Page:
Tuesday, August 26, 2008

68/70 Slow and Steady Wins the Race

11:30 am with Lenette

It's becoming clearer and clearer to me that Bikram wrote the dialogue for lazy people.  So much of it exhorts you to push as hard as you can.  Or to pull harder.  An athlete, a strong person, or just someone with lots of determination, could endanger himself by following these instructions.  The greatest danger probably lies in the forward bends.  In two of them in the standing series we are told to pull as hard as we can with our arms to increase the stretch in the back of the legs.  Done wrong, this could put the hamstrings, the lower back, or (as I learned) the sciatic nerve into some jeopardy.

I was talking to Lenette about this, and she made a great observation:  the dialogue actually says to pull as "hard as possible."  An even greater command in Bikram, is to come 4 times a week or more.  If you pull yourself into injury, you probably will not be able to continue to come.  So as "hard as possible" has to mean without injuring yourself.  Go figure that I am the lawyer and she came up with this interpretation.

She also made a great observation about why I hurt myself.  First off, she said I tend to overdo things anyways.  Second, in Separate Leg Forward Stretching we're told to be a bit pigeon-toed.  I overdid this to start with.  And then, to try to grab my heels, I would actually exaggerate the pigeon-toed effect even more by pulling the toes in even more, because my stretch was not good enough to grab comfortably.  Combine those two things, and voila, a perfect recipe for sciatic pain.

The great news though is that after class today, I feel almost at 100%.  There is the slightest discomfort in the hip still, but it no longer feels like any nerve pain at all.  So easing off a bit in the forward bends, and paying really close attention to the set-ups, is making a world of difference.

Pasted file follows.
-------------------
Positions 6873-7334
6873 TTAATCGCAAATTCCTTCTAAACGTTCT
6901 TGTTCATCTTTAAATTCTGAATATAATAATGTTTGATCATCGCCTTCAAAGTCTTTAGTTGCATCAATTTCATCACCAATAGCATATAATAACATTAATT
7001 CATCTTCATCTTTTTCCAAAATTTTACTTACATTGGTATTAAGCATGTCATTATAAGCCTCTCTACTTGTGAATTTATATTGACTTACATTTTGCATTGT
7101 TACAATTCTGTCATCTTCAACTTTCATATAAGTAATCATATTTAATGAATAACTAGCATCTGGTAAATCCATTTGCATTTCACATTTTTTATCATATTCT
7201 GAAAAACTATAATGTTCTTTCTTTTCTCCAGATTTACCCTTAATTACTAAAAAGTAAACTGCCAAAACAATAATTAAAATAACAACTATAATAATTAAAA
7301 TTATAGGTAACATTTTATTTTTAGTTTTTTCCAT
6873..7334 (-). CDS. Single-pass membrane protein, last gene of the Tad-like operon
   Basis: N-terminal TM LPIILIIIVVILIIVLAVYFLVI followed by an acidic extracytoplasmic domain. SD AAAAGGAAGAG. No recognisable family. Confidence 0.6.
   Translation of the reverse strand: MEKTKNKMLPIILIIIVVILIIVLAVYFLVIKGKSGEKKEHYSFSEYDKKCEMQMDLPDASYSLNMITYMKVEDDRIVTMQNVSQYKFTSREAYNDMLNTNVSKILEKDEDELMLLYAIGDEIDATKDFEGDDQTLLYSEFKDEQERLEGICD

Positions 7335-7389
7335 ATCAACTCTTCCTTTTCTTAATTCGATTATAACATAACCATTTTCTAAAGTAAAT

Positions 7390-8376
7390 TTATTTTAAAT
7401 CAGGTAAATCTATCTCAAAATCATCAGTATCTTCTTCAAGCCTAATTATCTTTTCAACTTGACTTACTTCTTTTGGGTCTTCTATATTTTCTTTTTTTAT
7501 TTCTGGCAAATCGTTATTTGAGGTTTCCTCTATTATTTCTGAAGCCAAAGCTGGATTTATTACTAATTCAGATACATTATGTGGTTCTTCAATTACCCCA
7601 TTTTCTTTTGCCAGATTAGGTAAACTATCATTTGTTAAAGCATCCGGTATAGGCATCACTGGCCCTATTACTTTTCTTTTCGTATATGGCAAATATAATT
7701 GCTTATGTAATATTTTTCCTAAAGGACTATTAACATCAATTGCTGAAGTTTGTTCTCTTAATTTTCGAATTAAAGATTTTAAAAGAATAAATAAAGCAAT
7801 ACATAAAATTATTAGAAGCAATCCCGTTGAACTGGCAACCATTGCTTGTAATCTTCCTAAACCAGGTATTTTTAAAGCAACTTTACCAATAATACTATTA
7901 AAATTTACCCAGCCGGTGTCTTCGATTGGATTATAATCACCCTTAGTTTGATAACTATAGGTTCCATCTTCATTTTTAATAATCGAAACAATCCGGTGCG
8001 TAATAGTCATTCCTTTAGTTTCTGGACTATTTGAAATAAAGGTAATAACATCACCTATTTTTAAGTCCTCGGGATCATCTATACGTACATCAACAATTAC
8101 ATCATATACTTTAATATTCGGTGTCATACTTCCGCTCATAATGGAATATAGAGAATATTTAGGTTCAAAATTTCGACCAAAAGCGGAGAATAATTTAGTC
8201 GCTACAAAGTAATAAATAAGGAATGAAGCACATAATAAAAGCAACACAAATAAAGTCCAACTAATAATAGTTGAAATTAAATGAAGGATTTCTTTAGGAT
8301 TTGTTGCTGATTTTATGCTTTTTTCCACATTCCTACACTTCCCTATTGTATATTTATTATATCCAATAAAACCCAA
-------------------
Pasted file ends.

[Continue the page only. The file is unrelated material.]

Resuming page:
Class was pretty much back to normal.  My breathing was better than its been for the last few days.  The postures were fine.  Nothing stood out as exceptionally good or bad.  And at this point, that is really good news.  

The one area where I seem to be making some real progress in the last couple of days is in the balancing series.  The poses themselves aren't a whole lot better, but my focus seems to have improved.  I can really concentrate on locking the knee in Standing Head to Knee, and just hold the concentration.  I still fell out once, but it was towards the end of the first set, just before "change" was called.  And I made it through a full second set in Standing Bow while challenging myself.  This is improvement, but its more incremental than anything else, and if anything, the improvement is more mental than physical.  Of course, I should be celebrating rather than belittling a mental improvement.  Perhaps the reason I don't immediately think that way is that its much harder to have some sort of objective yardstick for an improvement to "focus."

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